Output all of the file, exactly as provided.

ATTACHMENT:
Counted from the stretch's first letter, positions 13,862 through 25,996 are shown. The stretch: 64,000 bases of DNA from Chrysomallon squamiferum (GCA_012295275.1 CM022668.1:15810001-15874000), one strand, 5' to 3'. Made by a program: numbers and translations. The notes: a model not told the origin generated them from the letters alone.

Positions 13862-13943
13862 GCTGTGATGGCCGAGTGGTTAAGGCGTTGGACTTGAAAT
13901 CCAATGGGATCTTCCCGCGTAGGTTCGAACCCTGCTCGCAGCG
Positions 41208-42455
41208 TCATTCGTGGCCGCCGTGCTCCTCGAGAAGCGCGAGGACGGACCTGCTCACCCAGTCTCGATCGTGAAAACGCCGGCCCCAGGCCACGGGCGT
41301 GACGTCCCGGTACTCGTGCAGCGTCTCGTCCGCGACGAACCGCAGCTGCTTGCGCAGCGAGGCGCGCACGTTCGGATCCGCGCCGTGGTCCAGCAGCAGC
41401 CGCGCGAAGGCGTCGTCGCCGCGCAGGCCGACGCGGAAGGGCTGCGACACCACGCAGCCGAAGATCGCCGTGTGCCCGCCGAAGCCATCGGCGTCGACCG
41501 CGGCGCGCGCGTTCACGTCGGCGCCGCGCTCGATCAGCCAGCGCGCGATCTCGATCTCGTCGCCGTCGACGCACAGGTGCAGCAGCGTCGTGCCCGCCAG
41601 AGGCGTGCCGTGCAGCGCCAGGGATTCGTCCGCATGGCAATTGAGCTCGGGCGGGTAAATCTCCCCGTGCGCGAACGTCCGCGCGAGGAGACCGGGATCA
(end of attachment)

Counted from the stretch's first letter, positions 13,862 through 25,996 are shown. The stretch: 64,000 bases of DNA from Chrysomallon squamiferum (GCA_012295275.1 CM022668.1:15810001-15874000), one strand, 5' to 3'. Made by a program: numbers and translations. The notes: a model not told the origin generated them from the letters alone.

Positions 13862-13943
13862 GCTGTGATGGCCGAGTGGTTAAGGCGTTGGACTTGAAAT
13901 CCAATGGGATCTTCCCGCGTAGGTTCGAACCCTGCTCGCAGCG
Positions 41208-42455
41208 TCATTCGTGGCCGCCGTGCTCCTCGAGAAGCGCGAGGACGGACCTGCTCACCCAGTCTCGATCGTGAAAACGCCGGCCCCAGGCCACGGGCGT
41301 GACGTCCCGGTACTCGTGCAGCGTCTCGTCCGCGACGAACCGCAGCTGCTTGCGCAGCGAGGCGCGCACGTTCGGATCCGCGCCGTGGTCCAGCAGCAGC
41401 CGCGCGAAGGCGTCGTCGCCGCGCAGGCCGACGCGGAAGGGCTGCGACACCACGCAGCCGAAGATCGCCGTGTGCCCGCCGAAGCCATCGGCGTCGACCG
41501 CGGCGCGCGCGTTCACGTCGGCGCCGCGCTCGATCAGCCAGCGCGCGATCTCGATCTCGTCGCCGTCGACGCACAGGTGCAGCAGCGTCGTGCCCGCCAG
41601 AGGCGTGCCGTGCAGCGCCAGGGATTCGTCCGCATGGCAATTGAGCTCGGGCGGGTAAATCTCCCCGTGCGCGAACGTCCGCGCGAGGAGACCGGGATCA